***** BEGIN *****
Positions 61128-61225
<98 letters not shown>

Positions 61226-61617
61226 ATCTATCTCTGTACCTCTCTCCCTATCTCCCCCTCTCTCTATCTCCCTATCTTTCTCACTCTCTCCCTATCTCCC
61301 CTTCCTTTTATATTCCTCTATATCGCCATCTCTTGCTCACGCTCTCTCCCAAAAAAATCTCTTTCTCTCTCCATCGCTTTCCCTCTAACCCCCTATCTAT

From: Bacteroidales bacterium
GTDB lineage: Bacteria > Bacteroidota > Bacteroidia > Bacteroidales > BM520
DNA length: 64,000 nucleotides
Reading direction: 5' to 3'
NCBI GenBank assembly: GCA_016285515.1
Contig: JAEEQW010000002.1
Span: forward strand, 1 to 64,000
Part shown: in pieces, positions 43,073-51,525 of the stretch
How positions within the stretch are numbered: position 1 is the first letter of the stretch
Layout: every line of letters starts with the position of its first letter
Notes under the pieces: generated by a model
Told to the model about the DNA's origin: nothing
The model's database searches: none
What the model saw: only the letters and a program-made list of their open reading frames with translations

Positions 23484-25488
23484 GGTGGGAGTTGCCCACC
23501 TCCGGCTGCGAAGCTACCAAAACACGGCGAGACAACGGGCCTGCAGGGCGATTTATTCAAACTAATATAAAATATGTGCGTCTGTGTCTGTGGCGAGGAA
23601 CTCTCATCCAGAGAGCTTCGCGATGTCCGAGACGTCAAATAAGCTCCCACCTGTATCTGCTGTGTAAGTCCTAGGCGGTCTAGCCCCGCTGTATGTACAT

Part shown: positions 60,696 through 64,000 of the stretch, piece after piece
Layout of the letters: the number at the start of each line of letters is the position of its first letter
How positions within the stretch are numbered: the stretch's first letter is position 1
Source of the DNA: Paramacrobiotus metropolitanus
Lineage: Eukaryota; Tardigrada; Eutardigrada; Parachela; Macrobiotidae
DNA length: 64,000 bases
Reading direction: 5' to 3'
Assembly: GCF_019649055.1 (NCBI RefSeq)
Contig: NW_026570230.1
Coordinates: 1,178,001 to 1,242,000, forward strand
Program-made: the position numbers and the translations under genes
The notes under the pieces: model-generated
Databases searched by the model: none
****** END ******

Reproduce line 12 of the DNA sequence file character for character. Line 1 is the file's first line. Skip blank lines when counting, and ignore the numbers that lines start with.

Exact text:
Span: forward strand, 1 to 64,000